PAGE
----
The biggest key to success — for any product — is how much motivation a user has to use the product. Value proposition, incentive, friction and anxiety all play a part in conversion but without a good level of user motivation, a product is doomed.
Problem solving is critical
Products that attract highly motivated users often solve a real problem the user has. The more painful the problem, the higher the motivation to find a solution. This is why some products are referred to as pain killers (must have) while other products are vitamins (nice to have). The problem with this type of thinking — particularly for investors — is that good startup ideas are often dismissed as bad ideas early on.
If you look at Facebook, Twitter, Pinterest, Instagram or Snapchat, none of these products are solving a painful problem yet the user motivation of these products is similar to that of a pain killer? What is going on here?
While the technology around us continues to change, our universal needs do not, at least not at a macro level. Our need for community, affection or connection for example has existed for thousands of years and will continue to do so. Products like some of the social networks mentioned above, tap into these needs.
And what about news? Our curiosity and need to understand, discover and learn via news has not changed…. but the way we get our news has:
“The two most important things to understand about startup investing, as a business, are:
(1) that effectively all the returns are concentrated in a few big winners, and (2) that the best ideas look initially like bad ideas.
If startup ideas are only viewed through a lens of whether they solve a real problem and not the human needs they meet, then it’s easy to see why some ideas are considered bad ideas. Here is a list of successful startups that looked like terrible ideas early on.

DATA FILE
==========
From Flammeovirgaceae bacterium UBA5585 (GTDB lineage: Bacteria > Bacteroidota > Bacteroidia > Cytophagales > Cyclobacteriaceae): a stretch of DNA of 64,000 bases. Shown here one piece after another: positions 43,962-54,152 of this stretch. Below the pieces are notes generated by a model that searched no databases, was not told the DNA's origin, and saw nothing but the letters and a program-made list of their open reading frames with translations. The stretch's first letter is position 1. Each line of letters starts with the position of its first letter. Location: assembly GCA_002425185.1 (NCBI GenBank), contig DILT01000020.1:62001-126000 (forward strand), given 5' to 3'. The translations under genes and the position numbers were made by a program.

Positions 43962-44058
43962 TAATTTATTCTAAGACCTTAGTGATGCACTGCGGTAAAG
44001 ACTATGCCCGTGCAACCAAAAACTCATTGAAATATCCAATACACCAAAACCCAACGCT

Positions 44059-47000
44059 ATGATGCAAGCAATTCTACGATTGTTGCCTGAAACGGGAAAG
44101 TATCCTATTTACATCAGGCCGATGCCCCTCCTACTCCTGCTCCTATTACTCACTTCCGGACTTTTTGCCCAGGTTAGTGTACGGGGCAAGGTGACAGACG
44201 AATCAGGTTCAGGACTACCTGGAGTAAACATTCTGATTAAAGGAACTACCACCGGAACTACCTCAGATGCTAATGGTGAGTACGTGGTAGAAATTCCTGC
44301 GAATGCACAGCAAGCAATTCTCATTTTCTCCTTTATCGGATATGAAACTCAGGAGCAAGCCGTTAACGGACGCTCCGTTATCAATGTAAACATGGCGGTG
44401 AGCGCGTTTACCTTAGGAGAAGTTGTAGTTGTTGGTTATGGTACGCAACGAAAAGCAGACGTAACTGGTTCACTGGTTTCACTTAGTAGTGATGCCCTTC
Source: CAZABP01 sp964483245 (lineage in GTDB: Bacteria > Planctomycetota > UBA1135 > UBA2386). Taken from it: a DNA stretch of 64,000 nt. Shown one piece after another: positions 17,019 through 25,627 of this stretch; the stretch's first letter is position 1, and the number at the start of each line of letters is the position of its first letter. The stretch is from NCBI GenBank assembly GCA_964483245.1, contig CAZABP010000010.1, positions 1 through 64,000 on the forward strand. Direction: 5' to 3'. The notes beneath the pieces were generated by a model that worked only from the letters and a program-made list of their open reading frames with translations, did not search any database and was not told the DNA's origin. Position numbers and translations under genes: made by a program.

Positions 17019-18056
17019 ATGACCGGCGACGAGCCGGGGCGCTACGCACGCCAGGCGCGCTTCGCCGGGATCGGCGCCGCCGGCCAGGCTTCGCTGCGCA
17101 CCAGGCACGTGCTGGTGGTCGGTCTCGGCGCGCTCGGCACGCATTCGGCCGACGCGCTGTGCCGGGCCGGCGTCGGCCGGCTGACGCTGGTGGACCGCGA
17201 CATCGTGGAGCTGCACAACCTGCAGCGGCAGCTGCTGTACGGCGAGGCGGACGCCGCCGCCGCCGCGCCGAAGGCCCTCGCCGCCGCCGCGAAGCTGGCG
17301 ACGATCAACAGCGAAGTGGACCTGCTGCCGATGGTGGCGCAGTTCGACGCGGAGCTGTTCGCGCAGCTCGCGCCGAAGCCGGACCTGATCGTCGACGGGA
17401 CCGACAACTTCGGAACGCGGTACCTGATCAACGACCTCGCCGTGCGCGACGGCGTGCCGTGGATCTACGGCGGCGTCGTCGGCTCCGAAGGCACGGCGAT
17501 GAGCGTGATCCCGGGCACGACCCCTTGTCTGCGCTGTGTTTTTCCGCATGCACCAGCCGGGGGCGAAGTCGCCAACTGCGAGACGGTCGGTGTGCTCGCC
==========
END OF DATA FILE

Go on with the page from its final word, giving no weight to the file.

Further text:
As you can see above, picking successful startups isn’t easy. But if you study the list carefully you’ll notice that every company fulfils an existing human need that was already validated, in some cases by a similar company before it.
The lesson here for investors is to consider human needs when evaluating startup ideas — before lore completely dismisses the opportunity.
Let’s look at Airbnb
Airbnb — the accommodation marketplace with a $2.5billion valuation makes a lot of sense in today’s sharing economy but this wasn’t always the case. When Airbnb first raised investment, a lot of investors missed out.
Fred Wilson (who I respect a lot) later summed up why his VC firm didn’t invest.
“We couldn’t wrap our heads around air mattresses on the living room floors as the next hotel room and did not chase the deal,” said Wilson.
What Fred and others overlooked at the time was the human needs behind Airbnb, particularly the needs of Airbnb hosts. Funnily enough, one of Paul Graham’s emails reveals a user need that sits somewhere at the bottom ofMaslow’s Heirachy of Needs.
User motivation for Airbnb hosts = pay the rent! What more motivation do you need to use a product?
My own motivation to become an Airbnb host was the same, it supported my startup journey. If you understand this user need, it helps explain why Airbnb hosts go the extra mile to provide a great experience for travellers — a host’s livelihood depends on it — and the benefit for travellers is a great experience at half the cost of a hotel room.
Of course, everything is easy in hindsight and a lot of other factors contributed to Airbnb’s success such as the team and execution. But the team is not why most investors said no to Airbnb.
Investors and founders alike should know what universal needs drive user adoption, particularly if the product is not easily recognisable as a pain killer right now. Founders, when pitching, should use past examples of how this need has always been met and the demand for it. Show investors that the solution can be tweaked, but the human need will always exist and you’ll be there to fulfill it.